You have to learn how to sail first and a 50 foot boat is much too big for training. You should get a boat in the 16 to 24 foot range so maybe two boats is a good idea. For training I prefer one with a keel because they are almost impossible to tip over. A center board boat does not have weight to keep it upright, except by moving the crew from one side of the boat to the other and it is possible to swamp it and have to get it right side up again. So two boats might be the thing here, one to live on and another much smaller boat for learning.
However, you might be much better off to join a yacht club that makes boats available for training. You will have to take lessons on sailing. After you learn about sail and tiller handling, you should take lessons from the American Sailing Association to learn about bigger boats, docking, crew overboard, reefing sails, dealing with a diesel, navigation, GPS, plotters and sextant if a lightning strike takes out all your electronic navigation aids, regulations about which boat has to hold its course (stand on vessel) and which gives way. You should start learning how to sail right now. About learning how to fix boats, you could do an internship at a boat yard, or maybe work for minimum wage with the understanding that they would teach you how to work on boats and sailboats. Check out serveral boat yards and find one that feels right.
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Old 08-09-2012, 06:35   #74
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Re: Has Anyone Ever had 2 Boats as Liveaboards???

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You have to learn how to sail first and a 50 foot boat is much too big for training. You should get a boat in the 16 to 24 foot range so maybe two boats is a good idea.
Not so sure about that. I self-taught myself on my 35' Alberg. I took her out the first time under engine power alone to see how she handled, and then the next time I went out, up went the sails. Never took a sailing lesson in my life. I did, however, do a LOT of research before hand. I've found one site in partiular that helps a lot: sailing.about.com Helped me out tons.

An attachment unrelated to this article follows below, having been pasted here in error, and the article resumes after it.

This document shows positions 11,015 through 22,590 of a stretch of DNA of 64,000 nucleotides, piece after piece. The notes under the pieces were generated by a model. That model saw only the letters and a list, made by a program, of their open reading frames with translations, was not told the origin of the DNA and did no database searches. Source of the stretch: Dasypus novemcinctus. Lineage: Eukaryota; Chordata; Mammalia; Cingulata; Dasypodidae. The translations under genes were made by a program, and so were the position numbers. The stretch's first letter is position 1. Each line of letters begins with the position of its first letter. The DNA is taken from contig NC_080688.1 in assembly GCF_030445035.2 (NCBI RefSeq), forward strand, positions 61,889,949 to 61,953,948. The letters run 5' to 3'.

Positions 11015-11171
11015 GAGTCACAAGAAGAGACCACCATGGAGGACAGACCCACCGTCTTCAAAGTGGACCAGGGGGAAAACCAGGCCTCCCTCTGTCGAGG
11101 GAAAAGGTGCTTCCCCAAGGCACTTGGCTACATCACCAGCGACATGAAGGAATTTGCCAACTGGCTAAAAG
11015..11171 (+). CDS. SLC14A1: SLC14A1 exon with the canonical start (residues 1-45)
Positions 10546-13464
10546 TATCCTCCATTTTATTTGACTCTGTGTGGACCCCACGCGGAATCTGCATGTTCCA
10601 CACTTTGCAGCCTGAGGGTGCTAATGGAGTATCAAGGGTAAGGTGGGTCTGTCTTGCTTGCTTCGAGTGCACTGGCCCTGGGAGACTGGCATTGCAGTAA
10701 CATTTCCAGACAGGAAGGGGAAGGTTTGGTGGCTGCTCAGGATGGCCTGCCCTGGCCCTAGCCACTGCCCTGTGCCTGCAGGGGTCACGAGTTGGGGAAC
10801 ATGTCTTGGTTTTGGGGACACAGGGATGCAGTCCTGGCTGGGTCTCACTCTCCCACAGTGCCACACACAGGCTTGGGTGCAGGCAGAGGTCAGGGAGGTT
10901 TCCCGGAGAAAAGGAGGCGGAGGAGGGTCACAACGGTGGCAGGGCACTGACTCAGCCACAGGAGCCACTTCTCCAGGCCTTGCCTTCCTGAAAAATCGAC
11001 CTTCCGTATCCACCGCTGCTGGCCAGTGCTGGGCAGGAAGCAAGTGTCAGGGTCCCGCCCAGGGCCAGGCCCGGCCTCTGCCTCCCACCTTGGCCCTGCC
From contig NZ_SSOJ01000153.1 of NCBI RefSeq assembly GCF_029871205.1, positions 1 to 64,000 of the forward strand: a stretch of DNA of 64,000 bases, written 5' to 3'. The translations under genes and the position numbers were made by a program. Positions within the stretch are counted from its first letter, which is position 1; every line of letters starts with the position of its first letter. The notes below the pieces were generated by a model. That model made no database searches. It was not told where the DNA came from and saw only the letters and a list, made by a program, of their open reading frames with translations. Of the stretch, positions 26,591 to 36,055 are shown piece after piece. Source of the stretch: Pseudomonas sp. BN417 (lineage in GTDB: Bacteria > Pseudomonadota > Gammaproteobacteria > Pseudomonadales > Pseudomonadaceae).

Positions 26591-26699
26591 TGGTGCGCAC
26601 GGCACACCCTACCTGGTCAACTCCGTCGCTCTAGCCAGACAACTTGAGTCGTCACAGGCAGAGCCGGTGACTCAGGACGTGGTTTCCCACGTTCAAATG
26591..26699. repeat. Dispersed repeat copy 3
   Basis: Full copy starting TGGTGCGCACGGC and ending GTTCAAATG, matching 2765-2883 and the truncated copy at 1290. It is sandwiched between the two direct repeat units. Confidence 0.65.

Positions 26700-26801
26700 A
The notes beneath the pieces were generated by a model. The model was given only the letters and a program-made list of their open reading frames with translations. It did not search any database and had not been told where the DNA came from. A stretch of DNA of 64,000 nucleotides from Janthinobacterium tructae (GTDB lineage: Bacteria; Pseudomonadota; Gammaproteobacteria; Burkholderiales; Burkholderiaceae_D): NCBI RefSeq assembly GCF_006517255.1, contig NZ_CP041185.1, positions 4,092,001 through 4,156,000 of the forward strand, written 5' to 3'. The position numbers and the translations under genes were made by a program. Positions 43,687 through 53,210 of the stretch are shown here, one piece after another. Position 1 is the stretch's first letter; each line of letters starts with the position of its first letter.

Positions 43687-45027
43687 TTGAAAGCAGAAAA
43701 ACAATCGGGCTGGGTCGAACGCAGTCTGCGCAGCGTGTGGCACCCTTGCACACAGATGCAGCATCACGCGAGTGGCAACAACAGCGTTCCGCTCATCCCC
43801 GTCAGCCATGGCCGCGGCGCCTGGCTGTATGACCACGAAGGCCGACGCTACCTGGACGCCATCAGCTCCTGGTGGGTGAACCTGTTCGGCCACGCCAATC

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Old 08-09-2012, 07:39   #75
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Re: Has Anyone Ever had 2 Boats as Liveaboards???

I appreciate the gusto with which Galaxy is approaching her dream. It's a very big one and from a sailor of 27 yrs with one boat to fit out and cruise and care for I can't imagine the hurdle of having two, and a crew kids to care for and a mother. If you pull this off it has to be made into a movie or a book.

What seems daunting to me, and should be to Galaxy is not the dream of becoming a live aboard.. but the scale of her needs. People thought me crazy to start off sailing (first and only boat) with a 36' cruiser racer. It took me 6 years to get me and the boat ready and to transition from my land base life to one aboard. And I was alone without kids or a mom. I don't see how Galaxy can compress the time scale on the learning curve even if she's brilliant... which I suspect she is... capable and mechanical, as I suspect she is. Some things simply take time and knowing boats seems to be one no matter how passionate we are about it ... and I was very driven. Even have the almost 30 yrs and maybe 50,000 miles at sea under my keel I can't face the idea of starting this all again with a larger boat (don't actually need one)... but the thought experiment is what I am referring to.

I want to sail and I can sail and I don't want to face a long getting to know you experience with another and big boat. Size increases in boats is GEOMETRIC not linear... with respect to everything... cost, forces, you name it.

I'd suggest move aboard a docked boat of any type with no intention of cruising that boat. You'll still have to learn her and care for her. The charter or keep a play boat to learn to sail... smaller of course and probably don't get that one until you are settled into the *house boat*. Sail with others on their boats... get experience. as much as you can.

Don't listen to me... I only know about my deal. Good luck.